The Priority of the Ministry of Fasting for Jesus (Z.T. Fomum)
So the Holy Spirit descended upon the Lord and made Him full of the Holy Spirit. From then on He was different. He could start His ministry. What was the first ministry that the Lord Jesus carried out after He was baptized in water and the Holy Spirit had come bodily upon Him? We say emphatically that it was the ministry of fasting. It is as if it was so important, so paramount, so pre-eminent for Him that He felt the need to carry it out before He did anything else.
The Lord Jesus considered that the success of His ministry in many areas depended on His forty-day fast, so He more or less might have said to Himself, “I will put first things first. I have been baptized. I have had the Holy Spirit come upon Me in bodily form. Before I do the other things, I must have My forty-day fast.” And He went and had it.
Why The Lord Jesus Fasted
There are many reasons why the Lord Jesus fasted:
1. He fasted as a matter between Him and His Father. The Lord Jesus became truly man. As man, He had to learn obedience through the things that He suffered. The Bible says:
“Although he was a Son, he learned obedience through what he suffered; and being made perfect he became the source of eternal salvation to all who obey him” (Hebrews 5: 89).
There is much suffering involved in a forty-day fast. That suffering contributed to what Jesus needed to perfect Himself. He fasted to say to His Father, “I am willing to suffer in any way, including the maximum fast that You permit, in order that I may be perfected for the mission You have set be- fore Me. There is no price that I will be unwilling to pay. I will never accuse You of asking too much.” There is no question that the fast of the Lord Jesus was well pleasing to the Father. Part of the proof of this comes in its total success in all realms. This could not have been possible without the Father’s special enabling. The other part of the proof comes from the angels who were sent to minister to the Lord Jesus after the fast.
2. He fasted as an example to those who would believe in Him. The Bible says of the Lord Jesus:
“Since therefore the children share in the flesh and blood, he himself likewise partook of the same nature, that through death he might destroy him who has the power of death, that is, the devil, and deliver all those who through fear of death were subject to lifelong bandage. For surely it is not with angels that he is concerned but with the descendants of Abraham. Therefore he had to be made like his brethren in every respect, so that he might become a merciful and faithful high priest in the service of God, to make expiation for the sins of the people. For because he himself has suffered and been tempted, he is able to help those who are tempted” (Hebrews 2: 14-18).
The Bible continues:
“For we have not a high priest who is unable to sympathize with our weaknesses but one who in every respect has been tempted as we are, yet without sin” (Hebrews 4: 15).
The Lord Jesus knew that He would fast. He knew that there would be problems associated with fasts. He, therefore, fasted so as to be like His fasting followers in every respect. Because He fasted for forty days, He experienced all that any fasting saint would ever experience. If you are fasting for seven days, He knows the route and the problems and can be trusted at any moment to help. If your fast is for fifteen, thirty, or forty days, He is again the competent Guide. He knows the problems of each step from personal experience and is a sure Guide. I feel that we can rewrite Hebrews 4: 15 thus: “For we have not a high priest who is unable to sympathise with our weaknesses in fasting, but One who in every respect has been tempted and tried during fasting as we are, yet completed His fast.”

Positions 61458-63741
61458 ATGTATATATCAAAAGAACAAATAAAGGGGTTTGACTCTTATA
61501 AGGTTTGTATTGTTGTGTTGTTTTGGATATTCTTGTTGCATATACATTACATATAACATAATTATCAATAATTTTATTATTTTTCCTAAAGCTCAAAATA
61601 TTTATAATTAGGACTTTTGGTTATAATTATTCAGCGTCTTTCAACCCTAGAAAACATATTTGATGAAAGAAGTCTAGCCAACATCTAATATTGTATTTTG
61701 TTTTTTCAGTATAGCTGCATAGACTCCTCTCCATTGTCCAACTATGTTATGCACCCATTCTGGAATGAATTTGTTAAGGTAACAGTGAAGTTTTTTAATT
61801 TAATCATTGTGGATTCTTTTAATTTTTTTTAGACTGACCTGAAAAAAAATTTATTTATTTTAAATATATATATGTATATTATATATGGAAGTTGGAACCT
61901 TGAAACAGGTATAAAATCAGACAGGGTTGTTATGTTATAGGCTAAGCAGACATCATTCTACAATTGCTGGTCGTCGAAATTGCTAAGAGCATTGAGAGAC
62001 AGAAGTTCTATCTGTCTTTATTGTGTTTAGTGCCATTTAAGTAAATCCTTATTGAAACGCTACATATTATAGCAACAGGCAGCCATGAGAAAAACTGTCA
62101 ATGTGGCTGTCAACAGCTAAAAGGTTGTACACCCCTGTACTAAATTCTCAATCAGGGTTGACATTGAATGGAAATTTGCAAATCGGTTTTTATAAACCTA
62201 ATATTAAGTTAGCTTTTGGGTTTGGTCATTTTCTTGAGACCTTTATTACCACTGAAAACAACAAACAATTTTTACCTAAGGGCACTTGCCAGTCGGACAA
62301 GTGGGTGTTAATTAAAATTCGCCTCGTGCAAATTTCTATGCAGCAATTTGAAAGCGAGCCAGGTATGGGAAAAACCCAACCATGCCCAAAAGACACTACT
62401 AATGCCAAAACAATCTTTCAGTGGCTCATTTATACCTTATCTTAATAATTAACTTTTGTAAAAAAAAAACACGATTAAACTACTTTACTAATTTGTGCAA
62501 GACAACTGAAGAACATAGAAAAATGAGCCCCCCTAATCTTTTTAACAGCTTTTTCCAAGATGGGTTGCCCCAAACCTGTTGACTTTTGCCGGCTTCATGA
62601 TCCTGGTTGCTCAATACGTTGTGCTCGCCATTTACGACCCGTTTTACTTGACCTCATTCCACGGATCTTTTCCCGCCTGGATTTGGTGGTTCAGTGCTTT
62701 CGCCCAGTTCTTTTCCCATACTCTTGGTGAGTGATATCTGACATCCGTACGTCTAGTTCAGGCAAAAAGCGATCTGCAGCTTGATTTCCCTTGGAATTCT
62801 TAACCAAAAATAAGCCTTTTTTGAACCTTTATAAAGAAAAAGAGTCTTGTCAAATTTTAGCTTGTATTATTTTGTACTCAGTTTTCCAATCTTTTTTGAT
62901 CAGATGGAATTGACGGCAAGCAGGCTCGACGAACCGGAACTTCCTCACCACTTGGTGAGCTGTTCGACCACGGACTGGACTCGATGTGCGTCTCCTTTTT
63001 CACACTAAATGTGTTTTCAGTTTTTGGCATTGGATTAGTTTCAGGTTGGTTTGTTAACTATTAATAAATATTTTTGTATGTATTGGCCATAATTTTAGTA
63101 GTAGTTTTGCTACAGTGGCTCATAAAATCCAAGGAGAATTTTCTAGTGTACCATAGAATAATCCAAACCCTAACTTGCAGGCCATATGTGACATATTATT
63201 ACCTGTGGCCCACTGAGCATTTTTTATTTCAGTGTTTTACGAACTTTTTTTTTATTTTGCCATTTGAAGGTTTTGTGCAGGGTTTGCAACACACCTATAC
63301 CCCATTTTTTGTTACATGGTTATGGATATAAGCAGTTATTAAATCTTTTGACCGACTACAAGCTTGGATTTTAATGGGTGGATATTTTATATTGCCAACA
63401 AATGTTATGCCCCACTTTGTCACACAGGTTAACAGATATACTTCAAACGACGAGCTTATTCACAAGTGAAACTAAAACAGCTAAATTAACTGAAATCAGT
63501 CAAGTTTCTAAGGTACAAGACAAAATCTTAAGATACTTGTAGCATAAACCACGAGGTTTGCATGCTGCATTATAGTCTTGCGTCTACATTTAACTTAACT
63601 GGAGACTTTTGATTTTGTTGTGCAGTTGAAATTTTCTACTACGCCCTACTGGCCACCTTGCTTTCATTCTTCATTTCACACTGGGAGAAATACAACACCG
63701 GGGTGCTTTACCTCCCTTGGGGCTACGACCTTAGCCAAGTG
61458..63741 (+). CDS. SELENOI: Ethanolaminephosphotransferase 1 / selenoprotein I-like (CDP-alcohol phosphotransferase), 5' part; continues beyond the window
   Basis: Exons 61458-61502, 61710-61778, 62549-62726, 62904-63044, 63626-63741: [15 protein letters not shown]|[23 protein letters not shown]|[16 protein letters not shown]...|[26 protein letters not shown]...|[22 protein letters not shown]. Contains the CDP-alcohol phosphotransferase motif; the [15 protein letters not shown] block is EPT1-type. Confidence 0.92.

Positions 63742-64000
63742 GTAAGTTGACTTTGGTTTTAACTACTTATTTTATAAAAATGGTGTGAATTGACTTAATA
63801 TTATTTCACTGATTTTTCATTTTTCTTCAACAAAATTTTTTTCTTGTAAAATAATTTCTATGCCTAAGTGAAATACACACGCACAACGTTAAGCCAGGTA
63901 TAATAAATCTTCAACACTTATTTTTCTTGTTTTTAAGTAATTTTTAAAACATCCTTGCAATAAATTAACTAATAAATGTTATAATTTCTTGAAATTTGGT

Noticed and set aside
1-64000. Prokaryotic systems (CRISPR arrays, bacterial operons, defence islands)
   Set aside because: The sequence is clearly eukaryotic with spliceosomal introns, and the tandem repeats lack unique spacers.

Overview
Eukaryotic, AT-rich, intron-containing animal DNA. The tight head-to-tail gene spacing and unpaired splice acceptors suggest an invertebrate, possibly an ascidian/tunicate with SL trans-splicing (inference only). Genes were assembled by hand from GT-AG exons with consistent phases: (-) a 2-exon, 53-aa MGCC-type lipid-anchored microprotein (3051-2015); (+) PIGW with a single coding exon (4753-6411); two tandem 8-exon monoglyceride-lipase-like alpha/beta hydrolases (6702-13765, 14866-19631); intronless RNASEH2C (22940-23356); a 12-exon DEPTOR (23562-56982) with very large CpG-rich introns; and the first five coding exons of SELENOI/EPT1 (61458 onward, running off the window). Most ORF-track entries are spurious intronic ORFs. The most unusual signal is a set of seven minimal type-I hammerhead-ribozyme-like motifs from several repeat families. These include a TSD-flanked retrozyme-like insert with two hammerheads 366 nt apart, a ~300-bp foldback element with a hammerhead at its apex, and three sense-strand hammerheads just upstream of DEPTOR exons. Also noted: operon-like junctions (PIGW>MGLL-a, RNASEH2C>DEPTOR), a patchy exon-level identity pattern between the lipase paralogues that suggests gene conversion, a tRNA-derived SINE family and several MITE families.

So in order that Jesus might be our competent Guide, He fasted as an example to us. He also fasted as an encouragement to us. Do you see what the implications are? I think they are obvious! If you want to be like Jesus, you must include fasting in your spiritual diet. “For to this you have been called, because Christ also suffered for you, leaving you an example, that you should follow in his steps” (1 Peter 2: 21). One of these steps is fasting. Do not forget to follow in it. We see in the forty-day fast of the Lord Jesus an invitation for believers to fast for up to forty days at a time. We see in the forty days an encouragement that those who follow Him along such a path are doing that which He approves of and can count on Him in all their weaknesses along the way. We see in the forty days the limit placed by the Lord for a normal complete fast, drinking (water only). We see here a warning that those who want to carry out complete fasts of more than forty days are going on a journey where at some point He may not be their Guide, for He is not their Example. We consider that any who want to or carry out fasts of more than forty days want to exalt themselves and not the Lord. They shall be brought down, and it could be by death along the way.
3. He fasted to consecrate Himself to His Father and His Father’s purposes. The Lord was about to start His public ministry. He had consecrated Himself to the Father and His will in heaven. But that was thirty years before. It could be that He felt the need to consecrate Himself to Him afresh and to accept the Father’s will all over. The fast gave Him such an opportunity. He, therefore, put aside all food, and during forty days said anew to His Father what He perhaps was to say on a daily basis: “Lord, not my will but Thine be done.”
4. He fasted for spiritual warfare. I think this is the most important reason why the Lord Jesus fasted. The Gospel of Mark summarized it all as follows:
“The Spirit immediately drove him out into the wilderness. And he was in the wilderness forty days, tempted by Satan; and he was with the wild beasts; and the angels ministered to him” (Mark 1: 12-13).